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Credit Crunch: How Credit Card Fees can Cripple Businesses


Businesses that accept credit cards are faced with expensive fees and stiff regulations

By Khristopher Reardon, Staff Writer

via money.howstuffworks.com

You are walking down the street and you decide to tuck into a local shop for a bit of the usual. Whether it’s a bakery, a coffee shop or any number of other kinds of business, you feel good; you’re a patron to a recognized community business and you’re helping out the local economy.

You approach the register with the purchase, and fingers clack over keys. “And how will you be paying?”

“I’ll put it on my credit card,” you say.

There is a small sigh, the clerk takes the credit card and runs it through the machine.

Credit cards give less money to the local entrepreneur, and give a percentage of the total sale to the bank.

Businesses are prohibited from surcharging customers to recoup the costs of the crediting system.

Credit card charges in Canada range between %1.5 and %3 of the total sale, double that of many other countries.

This means local businesses that accept credit cards could see hundreds, maybe thousands of dollars go out to credit card companies and banks each month.

The Canadian Federation of Independent Business (CFIB) says this means less money goes out to employees.

This issue has become a great concern to CFIB, enough for them to step up, and try to equip their 108,000 member businesses with signs encouraging customers to pay with debit or cash.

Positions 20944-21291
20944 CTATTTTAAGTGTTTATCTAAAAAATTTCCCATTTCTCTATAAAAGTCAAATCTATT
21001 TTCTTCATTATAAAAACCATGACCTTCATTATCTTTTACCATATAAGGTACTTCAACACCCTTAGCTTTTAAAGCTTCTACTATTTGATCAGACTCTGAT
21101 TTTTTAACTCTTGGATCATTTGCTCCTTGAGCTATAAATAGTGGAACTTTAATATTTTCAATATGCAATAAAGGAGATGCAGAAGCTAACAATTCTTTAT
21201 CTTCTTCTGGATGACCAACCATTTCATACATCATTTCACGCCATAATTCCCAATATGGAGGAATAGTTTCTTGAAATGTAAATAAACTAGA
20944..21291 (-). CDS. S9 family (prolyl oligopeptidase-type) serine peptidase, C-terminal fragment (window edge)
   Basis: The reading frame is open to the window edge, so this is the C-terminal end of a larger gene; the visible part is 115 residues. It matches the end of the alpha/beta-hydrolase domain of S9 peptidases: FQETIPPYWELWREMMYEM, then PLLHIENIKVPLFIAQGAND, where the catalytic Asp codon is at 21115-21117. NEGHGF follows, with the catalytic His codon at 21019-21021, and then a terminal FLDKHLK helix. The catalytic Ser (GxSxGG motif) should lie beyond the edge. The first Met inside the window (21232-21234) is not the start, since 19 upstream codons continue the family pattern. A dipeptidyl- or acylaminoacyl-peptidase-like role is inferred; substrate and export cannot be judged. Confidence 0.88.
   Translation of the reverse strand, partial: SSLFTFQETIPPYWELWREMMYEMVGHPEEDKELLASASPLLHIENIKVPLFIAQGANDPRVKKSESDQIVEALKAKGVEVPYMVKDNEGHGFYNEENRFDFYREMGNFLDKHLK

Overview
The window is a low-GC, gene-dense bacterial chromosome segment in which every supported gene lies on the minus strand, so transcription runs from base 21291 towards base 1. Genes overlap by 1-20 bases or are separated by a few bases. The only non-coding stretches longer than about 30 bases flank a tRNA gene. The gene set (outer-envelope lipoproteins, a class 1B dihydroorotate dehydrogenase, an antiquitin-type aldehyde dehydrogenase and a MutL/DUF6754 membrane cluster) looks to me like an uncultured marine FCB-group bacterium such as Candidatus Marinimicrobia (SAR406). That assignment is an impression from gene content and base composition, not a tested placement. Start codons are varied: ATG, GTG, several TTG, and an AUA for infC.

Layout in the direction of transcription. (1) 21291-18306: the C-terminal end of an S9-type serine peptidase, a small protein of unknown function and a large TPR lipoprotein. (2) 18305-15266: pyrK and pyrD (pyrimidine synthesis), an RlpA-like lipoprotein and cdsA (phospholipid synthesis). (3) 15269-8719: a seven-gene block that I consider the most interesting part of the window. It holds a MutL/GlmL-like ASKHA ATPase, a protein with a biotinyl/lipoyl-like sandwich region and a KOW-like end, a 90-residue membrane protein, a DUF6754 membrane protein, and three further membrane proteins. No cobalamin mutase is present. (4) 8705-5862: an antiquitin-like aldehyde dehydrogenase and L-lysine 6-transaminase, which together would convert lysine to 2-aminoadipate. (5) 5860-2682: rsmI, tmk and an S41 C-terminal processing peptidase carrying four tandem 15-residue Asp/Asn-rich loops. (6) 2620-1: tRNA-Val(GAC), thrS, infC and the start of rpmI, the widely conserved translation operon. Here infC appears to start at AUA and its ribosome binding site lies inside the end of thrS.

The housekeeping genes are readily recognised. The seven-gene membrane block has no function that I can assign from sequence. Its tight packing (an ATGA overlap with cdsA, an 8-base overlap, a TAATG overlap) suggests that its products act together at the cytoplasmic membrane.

On top of that, businesses are prohibited from surcharging customers to recoup the costs of the crediting system.

Business owners are also not allowed to show any discrimination against credit card types, including premium cards with rewards that are more expensive for small business owners.

The end effect is that business owners, who accept credit cards, must accept all credit cards regardless of the personal costs it will affect.

Competition Bureau Canada’s website had stated a challenge to Visa in what they called restrictive rules, which resulted in increased costs for merchants who accepted their credit cards in December 2010.

They made the example that a $400 set of snow tires with 3% of hidden credit card fees will run the business about $12 to process the card. If a debit card is used for the same purchase, the fee would be 12 cents.


So when mom and pop are looking across the counter, it might be worth it to whip out a few bills rather than some plastic when you’re at a local shop. Paying with regular cash instead of credit could make a little positive change for local businesses. 

ARB Team
Arbitrage Magazine
Business News with BITE.

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